Now is the time to either repair or get rid of anything that’s not in tip-top condition. Focus your wardrobe around some high-quality basic pieces, and then add in some things you love and can’t live without to spice things up a bit. Pick a few “wardrobe signatures” that encapsulate your personal style, maybe even in a specific colour plate if you want to go that far. For example, I’m a sucker for vintage bangles and brightly coloured dresses. I probably will throw in extras of these at the expense of having another pair of jeans, but I’m okay with it.

Here’s something that is important for me to remember: I don’t need to import my entire inventory of cheapo basics with me. Repeat after me: you don’t need a cotton H&M layering tee for every day of the week, you don’t need a veritable rainbow of tights, you don’t need a half dozen tatty black cardigans in case you catch a draft. Socks, underwear, pajamas, cheap workout clothes, chances are they have those where you are going. Pick a few favourites and give the rest away or put them aside until the next time you come home to visit!

 

2. Account for weather and season changes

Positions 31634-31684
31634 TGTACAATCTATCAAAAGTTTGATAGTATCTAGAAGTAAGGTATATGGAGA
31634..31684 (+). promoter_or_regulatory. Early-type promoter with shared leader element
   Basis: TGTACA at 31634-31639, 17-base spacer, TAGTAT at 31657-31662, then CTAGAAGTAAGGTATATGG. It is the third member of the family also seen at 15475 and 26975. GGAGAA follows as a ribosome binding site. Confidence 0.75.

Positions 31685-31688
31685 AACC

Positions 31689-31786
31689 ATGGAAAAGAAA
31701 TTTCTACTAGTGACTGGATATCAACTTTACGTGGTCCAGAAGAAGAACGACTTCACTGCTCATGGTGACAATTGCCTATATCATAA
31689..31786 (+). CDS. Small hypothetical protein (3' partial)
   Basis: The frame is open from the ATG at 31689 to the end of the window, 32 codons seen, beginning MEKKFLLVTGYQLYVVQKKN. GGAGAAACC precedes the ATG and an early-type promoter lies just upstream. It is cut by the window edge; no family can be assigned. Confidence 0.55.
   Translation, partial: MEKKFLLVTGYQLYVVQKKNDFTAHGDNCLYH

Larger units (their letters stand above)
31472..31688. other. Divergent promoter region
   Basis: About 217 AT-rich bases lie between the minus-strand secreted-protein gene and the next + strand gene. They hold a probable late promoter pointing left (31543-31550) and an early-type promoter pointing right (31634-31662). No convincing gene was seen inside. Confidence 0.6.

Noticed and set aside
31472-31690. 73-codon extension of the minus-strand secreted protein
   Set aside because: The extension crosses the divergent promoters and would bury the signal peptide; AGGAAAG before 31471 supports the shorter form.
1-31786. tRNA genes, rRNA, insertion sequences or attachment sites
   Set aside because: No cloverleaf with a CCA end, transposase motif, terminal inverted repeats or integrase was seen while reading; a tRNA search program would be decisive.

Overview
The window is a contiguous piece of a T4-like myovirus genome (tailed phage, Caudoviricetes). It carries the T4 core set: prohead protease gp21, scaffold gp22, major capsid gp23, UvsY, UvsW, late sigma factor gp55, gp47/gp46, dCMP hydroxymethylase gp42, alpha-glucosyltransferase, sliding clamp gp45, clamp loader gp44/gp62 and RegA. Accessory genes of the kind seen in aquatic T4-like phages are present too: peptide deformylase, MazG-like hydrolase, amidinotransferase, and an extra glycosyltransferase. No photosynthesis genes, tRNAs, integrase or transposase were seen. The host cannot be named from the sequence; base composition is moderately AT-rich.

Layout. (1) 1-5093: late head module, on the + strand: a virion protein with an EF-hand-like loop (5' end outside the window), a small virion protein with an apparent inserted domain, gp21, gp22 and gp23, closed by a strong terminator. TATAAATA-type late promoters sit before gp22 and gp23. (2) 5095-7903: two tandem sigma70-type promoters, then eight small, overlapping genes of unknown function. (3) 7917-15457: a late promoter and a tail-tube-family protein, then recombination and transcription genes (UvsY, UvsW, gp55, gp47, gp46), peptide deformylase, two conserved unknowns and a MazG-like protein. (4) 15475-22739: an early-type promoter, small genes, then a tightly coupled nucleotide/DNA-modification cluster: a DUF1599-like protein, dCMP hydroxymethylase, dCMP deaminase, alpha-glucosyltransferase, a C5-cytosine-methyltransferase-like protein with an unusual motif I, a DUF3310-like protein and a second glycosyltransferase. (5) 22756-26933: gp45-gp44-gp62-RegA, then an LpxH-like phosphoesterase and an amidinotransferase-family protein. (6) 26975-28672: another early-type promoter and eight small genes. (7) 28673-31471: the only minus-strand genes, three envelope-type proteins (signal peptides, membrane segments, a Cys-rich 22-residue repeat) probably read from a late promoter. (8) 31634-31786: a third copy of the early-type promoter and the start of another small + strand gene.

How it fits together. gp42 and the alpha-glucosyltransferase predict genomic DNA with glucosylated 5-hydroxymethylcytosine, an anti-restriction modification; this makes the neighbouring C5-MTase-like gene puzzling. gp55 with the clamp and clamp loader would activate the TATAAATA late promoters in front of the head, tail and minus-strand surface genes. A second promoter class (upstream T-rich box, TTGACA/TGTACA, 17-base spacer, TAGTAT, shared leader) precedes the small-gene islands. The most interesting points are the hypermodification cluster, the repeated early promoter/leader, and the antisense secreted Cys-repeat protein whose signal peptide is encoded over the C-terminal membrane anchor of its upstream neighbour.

The kicker about packing for a long-term move is that you don’t have the luxury of planning for just one season.  For example, when I moved to Switzerland I knew I was going to be spending most of the time working, so I needed a decent fleet of professional clothing right off the bat, and I knew it was going to go from fall to winter so I needed to include sweaters, a good cold weather coat, some scarves and hats. I knew I was going to be exercising and doing yoga, so I picked a couple of my favourite yoga leggings, tops and sports bras and left the rest of my extensive collection of yoga shwag at home.

I did not plan as much for casual outings, hiking, or skiing, all of which I ended up having to pick up gear for when I was there, but that was okay! As I said before, unless you are moving to the middle of nowhere, once you get there you’ll shop where the locals shop and wear what the locals do!*

*Okay, let it be said, I wasn’t wild about the selection of affordable clothing in Switzerland (it’s basically H&M, Zara or nothing, hope you like supporting slave labor!) so I did the bulk of my clothes shopping when I was back in the states for holidays every year. This may also be an option for you.

3. It’s The Little Things